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The Weather Network
Sep. 23, 2018 | Sunday
Local News
Editorial: Protecting NOTL's bank swallows
Bank swallows fly above Lake Ontario. (Richard Harley/Niagara Now)

Just off the corner of Lakeshore Road in Old Town, there is a paradise many locals know about called Niagara Shores Park.

The area, now closed off to the public for driving access because hoodlums were tearing up the grass with trucks, has been a staple of NOTL for ages, and anybody who is a regular visitor knows just how valuable it is to protect.

The property, once owned by National Defence, now owned by Parks Canada, is one of the last forested hiking areas left in Old Town.

 It has two thriving ponds which are home to a variety of wildlife, such as turtles and fish, and the forest is home to deer, squirrels, groundhogs and insects like butterflies and bees.

The area is also prime Carolinian forest, home to wild strawberries, raspberries, Ontario trilliums and century old trees.

It’s a photographer’s dream, and to top it off, the whole area is designated as a protected bird sanctuary, with a number of protected species — some threatened — which migrate to the park each year.

One of those species is the bank swallow, a bird which nests along the banks of lakesides, burrowing into the soft cliffside clay to create a home to raise its young.

Watching them frolick is one of my favourite pastimes.

The tiny birds are aerial insectivores, which means they mainly eat insects during flight, which makes for an acrobatic show above the shoreline.

At almost any given time in the summer, you can visit Niagara Shores and see these birds flying in and out of their cliffside hole homes.

If you listen closely, you can almost hear David Attenborough narrating as the chicks poke their heads out past the shadows of the caves to peer over Lake Ontario.

But over the years, as I’ve been watching, I’ve noticed the numbers of swallows has been in decline, largely due to eroding banks.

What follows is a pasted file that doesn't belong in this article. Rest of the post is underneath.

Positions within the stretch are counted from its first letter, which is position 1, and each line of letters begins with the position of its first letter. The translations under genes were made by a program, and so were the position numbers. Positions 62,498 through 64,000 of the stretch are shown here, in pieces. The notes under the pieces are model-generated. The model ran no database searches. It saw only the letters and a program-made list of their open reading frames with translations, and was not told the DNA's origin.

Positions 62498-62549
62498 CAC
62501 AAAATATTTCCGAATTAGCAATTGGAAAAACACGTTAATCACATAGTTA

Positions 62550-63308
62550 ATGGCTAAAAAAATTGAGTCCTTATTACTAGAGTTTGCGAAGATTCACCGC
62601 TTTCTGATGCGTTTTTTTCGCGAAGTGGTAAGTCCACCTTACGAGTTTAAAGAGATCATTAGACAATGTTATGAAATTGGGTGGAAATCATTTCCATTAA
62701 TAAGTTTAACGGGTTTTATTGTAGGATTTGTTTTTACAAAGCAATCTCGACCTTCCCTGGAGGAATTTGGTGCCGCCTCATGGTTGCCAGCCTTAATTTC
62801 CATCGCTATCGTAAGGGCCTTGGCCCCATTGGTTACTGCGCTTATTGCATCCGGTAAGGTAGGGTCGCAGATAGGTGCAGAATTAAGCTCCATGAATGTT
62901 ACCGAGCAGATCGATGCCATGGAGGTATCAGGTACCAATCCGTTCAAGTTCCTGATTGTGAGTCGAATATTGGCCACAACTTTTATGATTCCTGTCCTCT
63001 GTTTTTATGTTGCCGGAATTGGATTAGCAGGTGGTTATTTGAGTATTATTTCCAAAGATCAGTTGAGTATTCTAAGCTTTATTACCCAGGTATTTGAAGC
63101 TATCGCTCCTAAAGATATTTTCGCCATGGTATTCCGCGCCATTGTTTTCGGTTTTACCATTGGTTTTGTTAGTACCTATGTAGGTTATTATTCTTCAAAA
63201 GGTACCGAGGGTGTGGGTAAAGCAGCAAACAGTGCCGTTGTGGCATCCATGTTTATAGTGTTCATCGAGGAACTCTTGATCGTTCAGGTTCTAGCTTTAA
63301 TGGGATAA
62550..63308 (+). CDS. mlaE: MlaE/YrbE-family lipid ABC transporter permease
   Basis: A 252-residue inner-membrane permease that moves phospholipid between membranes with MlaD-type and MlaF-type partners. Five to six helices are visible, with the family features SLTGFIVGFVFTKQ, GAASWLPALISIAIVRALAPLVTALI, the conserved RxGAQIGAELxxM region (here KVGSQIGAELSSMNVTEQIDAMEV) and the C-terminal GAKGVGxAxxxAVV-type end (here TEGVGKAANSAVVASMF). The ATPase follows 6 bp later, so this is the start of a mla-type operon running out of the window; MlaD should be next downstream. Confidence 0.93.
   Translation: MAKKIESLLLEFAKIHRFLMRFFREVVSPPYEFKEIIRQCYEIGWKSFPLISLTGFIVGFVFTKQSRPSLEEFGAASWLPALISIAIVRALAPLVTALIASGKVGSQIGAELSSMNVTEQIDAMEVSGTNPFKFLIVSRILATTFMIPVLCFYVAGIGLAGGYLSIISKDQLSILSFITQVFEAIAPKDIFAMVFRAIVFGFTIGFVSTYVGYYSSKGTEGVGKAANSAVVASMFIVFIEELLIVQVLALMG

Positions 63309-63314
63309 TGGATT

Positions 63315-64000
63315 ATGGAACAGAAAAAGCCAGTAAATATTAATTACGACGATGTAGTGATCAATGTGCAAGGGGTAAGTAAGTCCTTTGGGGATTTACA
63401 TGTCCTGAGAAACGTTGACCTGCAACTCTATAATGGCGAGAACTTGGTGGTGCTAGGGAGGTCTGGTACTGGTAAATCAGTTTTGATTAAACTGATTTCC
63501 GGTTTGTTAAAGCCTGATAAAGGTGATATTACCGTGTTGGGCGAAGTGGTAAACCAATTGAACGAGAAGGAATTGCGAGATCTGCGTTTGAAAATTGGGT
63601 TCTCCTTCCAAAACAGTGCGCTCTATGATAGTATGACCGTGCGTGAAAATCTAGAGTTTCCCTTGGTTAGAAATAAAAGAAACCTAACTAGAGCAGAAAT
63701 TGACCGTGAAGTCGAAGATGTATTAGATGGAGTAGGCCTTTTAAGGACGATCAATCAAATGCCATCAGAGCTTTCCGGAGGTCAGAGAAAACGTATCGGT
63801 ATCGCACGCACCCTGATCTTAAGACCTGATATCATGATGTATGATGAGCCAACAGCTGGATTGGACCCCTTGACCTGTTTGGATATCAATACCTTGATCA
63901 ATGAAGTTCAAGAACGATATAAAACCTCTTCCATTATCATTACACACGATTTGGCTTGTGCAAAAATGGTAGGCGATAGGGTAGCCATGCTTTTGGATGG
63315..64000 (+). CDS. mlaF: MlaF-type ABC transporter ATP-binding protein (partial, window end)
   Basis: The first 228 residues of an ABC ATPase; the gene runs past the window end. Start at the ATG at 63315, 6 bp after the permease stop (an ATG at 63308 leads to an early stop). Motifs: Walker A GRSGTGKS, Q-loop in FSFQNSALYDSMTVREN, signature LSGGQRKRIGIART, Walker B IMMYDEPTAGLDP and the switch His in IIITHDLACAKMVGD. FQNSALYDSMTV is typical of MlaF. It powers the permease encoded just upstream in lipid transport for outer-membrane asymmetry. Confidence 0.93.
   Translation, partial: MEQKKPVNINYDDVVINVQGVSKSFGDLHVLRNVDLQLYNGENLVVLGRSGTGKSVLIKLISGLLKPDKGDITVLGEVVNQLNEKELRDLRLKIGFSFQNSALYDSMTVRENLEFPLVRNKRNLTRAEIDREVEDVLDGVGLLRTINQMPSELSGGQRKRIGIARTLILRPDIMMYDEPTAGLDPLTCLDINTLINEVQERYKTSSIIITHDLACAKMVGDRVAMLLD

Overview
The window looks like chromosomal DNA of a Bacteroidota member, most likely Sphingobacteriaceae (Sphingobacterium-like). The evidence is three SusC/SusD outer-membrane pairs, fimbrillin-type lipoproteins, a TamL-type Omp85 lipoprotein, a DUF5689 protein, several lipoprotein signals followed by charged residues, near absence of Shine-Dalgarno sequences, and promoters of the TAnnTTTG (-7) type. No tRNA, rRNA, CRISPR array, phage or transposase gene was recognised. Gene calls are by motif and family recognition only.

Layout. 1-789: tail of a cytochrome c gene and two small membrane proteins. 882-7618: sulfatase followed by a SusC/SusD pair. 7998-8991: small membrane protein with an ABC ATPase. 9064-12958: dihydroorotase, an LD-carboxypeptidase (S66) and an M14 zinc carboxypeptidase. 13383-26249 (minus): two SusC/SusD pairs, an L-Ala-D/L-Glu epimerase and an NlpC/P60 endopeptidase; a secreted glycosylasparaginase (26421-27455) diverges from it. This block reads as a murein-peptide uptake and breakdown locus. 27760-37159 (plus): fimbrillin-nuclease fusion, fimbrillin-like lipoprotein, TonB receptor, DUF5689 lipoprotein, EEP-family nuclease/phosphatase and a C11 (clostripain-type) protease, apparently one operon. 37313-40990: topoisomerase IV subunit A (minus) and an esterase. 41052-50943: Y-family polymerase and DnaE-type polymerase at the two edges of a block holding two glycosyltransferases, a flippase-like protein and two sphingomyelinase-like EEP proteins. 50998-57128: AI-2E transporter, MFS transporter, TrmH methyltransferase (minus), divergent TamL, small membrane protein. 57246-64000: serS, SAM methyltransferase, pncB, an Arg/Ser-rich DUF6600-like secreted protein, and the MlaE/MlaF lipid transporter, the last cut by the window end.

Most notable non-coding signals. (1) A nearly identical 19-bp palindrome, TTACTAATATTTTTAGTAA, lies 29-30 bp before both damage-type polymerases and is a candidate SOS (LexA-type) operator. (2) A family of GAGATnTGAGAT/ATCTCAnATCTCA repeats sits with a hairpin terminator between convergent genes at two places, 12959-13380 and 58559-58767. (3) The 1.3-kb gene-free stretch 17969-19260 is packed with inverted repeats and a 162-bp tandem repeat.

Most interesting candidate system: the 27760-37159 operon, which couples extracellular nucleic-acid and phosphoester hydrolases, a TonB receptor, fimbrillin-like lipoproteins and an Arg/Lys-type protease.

Across the globe, other factors like lakefront developments are causing the populations of cliffside bird species to dwindle.

Bank swallows are officially one of Ontario’s threatened bird species, due in large to the disappearance of their natural habitats.

It’s not entirely the fault of humans, as crashing waves play a large role in coastal erosion, as it has here in our small town.

As the waves roll in —filled with rocks, sand and debris — and crash against the cliffside, the wall erodes back further and further. 

In the past few years, the cliff at North Shores has eroded so far back it’s caused many of the trees on the bank to topple over into the lake.

Bank swallows, Niagara Shores, coastal erosion.
Trees at Niagara Shores have fallen over due to coastal erosion.

But there is something humans can do to protect these habitats, so we don’t lose these birds.

Aside from protecting the land, which there is a good chance of now that it is owned by Canada Parks, there are a number of ways in which technology can minimize the effects of wave erosion.

Some techniques are: breakwaters, which can be used to minimize erosion and help naturally rejuvenate beaches, and beach nourishment, which is adding sand to artificially widen a beach.

There are a number of options, and while I wouldn’t suggest which is best, or if it’s even realistic, it seems something worth exploring.

After all, Niagara-on-the-Lake’s heritage properties are shared by more life than just us, and we owe it to the future to protect the area for wildlife too.

If all is well and good, I would like to take my future grandchildren to watch the swallows dance at Niagara Shores, like my grandfather did for me.

editor@niagaranow.com

This story was changed from the originally published version to clarify a misleading term. The story originally said the birds were cliffside swallows, as an unofficial name. In truth, they are called bank swallows (scientific name: riparia riparia).
The term cliffside is particularly confusing, as there is a species of swallow called a cliff swallow, which also makes its nests on cliffsides, though it does not burrow into the sand and instead builds its nests on banks.

 

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